Realizing the presence, promise, and power of the Kingdom of God.
The Scriptorium

A Line of Continuity

The work of Christ comes down to us. Acts 1.1-3; 28.30, 31

The Trials of Paul (21)

Pray Psalm 22.23.

You who fear the LORD, praise Him!
All you descendants of Jacob, glorify Him,
and fear Him, all you offspring of Israel!

Sing Psalm 22.23.
(Darwall: Rejoice, the Lord is King)
All you who fear the Lord, now praise His holy Name!
You children of His glorious Word, declare His fame!
We stand in awe of our eternal God, and on His mercy call.

Pray Psalm 22.24-28.

Pray that the ongoing work of Christ will continue to the ends of the earth. Ask God to use you to bring His Kingdom to earth as it is in heaven. Rejoice in King Jesus and His rule over all the earth!

Read and meditate on Acts 1.1-3 and 28.30, 31.

1. What is the common focus of these two passages?

2. What did Paul preach and teach?

The book of Acts began where the gospels left off, with Jesus adding to, clarifying, and enlarging His teaching on the Kingdom of God. This is the message He brought to earth (Matt. 4.17), as is clear in so many of His parables and other teachings. The book of Acts ends right where it began, with Paul – and by implication, the other apostles – preaching the Kingdom and teaching all things that pertain to Jesus.

A strong cord of continuity runs through the book of Acts and into the epistles and the book of Revelation. It is the Kingdom of God, which believers are called to pray for (Matt. 6.10) and seek as the defining priority of their lives (Matt. 6.33), and to which we have been called by the Lord (1 Thess. 2.12).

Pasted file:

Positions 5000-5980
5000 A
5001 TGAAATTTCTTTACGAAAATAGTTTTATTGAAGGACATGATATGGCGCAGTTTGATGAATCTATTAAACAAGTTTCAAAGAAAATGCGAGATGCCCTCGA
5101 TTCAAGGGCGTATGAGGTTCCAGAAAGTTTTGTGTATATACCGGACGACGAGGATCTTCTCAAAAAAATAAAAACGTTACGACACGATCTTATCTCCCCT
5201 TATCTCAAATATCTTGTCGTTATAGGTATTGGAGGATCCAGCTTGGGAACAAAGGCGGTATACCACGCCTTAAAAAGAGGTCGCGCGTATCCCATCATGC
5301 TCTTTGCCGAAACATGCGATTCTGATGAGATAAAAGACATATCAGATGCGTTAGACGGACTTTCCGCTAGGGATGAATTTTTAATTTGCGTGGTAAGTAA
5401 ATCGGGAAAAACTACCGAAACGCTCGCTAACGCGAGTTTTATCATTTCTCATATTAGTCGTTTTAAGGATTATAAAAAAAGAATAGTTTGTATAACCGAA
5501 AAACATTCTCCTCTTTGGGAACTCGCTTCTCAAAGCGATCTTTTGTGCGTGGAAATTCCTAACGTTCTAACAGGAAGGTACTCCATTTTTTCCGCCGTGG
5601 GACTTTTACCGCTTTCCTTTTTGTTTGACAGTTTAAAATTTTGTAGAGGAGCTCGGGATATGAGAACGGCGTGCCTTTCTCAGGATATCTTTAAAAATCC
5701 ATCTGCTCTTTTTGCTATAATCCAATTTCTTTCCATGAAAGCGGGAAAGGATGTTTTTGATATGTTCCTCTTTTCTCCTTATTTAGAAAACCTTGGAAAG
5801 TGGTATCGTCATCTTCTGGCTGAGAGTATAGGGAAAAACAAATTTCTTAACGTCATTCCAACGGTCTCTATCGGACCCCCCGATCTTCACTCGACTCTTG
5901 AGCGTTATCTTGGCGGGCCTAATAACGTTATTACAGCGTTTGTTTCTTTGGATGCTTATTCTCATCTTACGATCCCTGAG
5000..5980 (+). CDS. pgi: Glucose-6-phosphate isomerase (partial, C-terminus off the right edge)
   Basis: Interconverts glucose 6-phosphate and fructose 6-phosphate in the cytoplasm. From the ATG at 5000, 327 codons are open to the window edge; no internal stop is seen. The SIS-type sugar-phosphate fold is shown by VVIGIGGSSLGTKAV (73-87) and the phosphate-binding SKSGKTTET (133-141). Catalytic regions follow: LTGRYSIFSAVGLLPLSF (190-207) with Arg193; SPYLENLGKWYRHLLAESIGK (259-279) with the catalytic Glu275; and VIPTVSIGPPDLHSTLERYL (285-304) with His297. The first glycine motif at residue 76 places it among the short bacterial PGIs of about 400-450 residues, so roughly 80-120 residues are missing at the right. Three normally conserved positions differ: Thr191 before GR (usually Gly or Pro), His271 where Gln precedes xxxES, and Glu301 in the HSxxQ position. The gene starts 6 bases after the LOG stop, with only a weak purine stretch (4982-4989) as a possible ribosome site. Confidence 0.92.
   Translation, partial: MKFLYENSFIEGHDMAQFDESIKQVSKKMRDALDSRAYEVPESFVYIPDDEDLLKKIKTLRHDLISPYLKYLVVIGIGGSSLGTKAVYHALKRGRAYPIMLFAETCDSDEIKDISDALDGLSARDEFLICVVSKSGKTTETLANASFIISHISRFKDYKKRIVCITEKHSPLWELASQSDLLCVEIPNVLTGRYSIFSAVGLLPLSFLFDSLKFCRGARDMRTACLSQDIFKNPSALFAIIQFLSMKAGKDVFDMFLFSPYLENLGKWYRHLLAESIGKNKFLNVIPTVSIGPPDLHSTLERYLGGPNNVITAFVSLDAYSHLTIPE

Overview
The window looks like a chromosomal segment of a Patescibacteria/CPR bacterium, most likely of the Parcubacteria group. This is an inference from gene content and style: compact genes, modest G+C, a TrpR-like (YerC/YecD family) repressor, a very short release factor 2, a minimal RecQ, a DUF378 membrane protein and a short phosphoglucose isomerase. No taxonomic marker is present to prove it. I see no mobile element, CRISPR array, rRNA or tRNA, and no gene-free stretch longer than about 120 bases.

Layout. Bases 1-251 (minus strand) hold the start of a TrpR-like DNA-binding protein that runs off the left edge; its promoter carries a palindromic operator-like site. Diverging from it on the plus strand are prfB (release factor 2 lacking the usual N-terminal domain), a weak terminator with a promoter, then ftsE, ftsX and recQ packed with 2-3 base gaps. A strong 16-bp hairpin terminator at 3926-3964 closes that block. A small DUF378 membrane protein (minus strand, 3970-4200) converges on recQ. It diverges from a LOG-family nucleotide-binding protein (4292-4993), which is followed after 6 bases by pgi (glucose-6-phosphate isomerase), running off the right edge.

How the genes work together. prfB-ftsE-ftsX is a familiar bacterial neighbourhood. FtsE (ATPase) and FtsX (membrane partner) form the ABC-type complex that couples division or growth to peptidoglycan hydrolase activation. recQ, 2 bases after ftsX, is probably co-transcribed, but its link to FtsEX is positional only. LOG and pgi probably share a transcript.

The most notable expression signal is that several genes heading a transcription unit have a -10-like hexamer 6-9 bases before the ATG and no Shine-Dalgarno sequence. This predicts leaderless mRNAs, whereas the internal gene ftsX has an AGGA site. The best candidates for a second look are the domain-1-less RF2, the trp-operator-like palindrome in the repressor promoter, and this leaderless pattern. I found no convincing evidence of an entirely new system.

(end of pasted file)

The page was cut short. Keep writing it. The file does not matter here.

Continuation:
Jesus secured the Kingdom by fulfilling all righteousness, bearing the wrath of God for our sins, and rising and ascending to His throne with the Father. There, He received the Kingdom, and gave it to His saints, beginning at the first Christian Pentecost (Acts 2; cf. Dan. 7.13, 14, 18). The reality and transforming power of the Kingdom are embodied in the Spirit of God, Who empowers us for our calling (Acts 1.8).

When Paul instructed us to imitate him as he imitated Jesus (1 Cor. 11.1), he was saying, in effect, make the Kingdom of God – righteousness, peace, and joy in the Holy Spirit (Rom. 14.17, 18) – your focus and your goal in everything you do. This is what Jesus began to do in the gospels and what He continued doing in Acts, the rest of the New Testament, and beyond.

The ongoing work of Christ is to seek and advance the Kingdom of God. If we are not seeking the Kingdom, we are not in the trajectory Jesus and the apostles set for us. What Jesus began to do and what Paul and the others continued doing is what we must be doing as well.

Treasures Old and New: Matthew 13.52; Psalm 119.162
The line of continuity which began with the creation of Adam and Eve and the mandate given to them to be fruitful and multiply (Gen. 1.1-31); then to the earthly appearance of Jesus Christ (Jn. 1.1-4) and His work of redemption (Jn. 3.16) and His work of doing and teaching the Kingdom of God (Acts 1.1-3); to His commandment to His disciples to “Go therefore and make disciples…” (Matt.28.19), with His instructions to wait for the filling of the Holy Spirit because “you shall receive power when the Holy Spirit has come upon you; and you shall be witnesses to Me…” (Acts 1.8); through the Holy Spirit-infused work of the early church (Acts 1-28); then finally to us.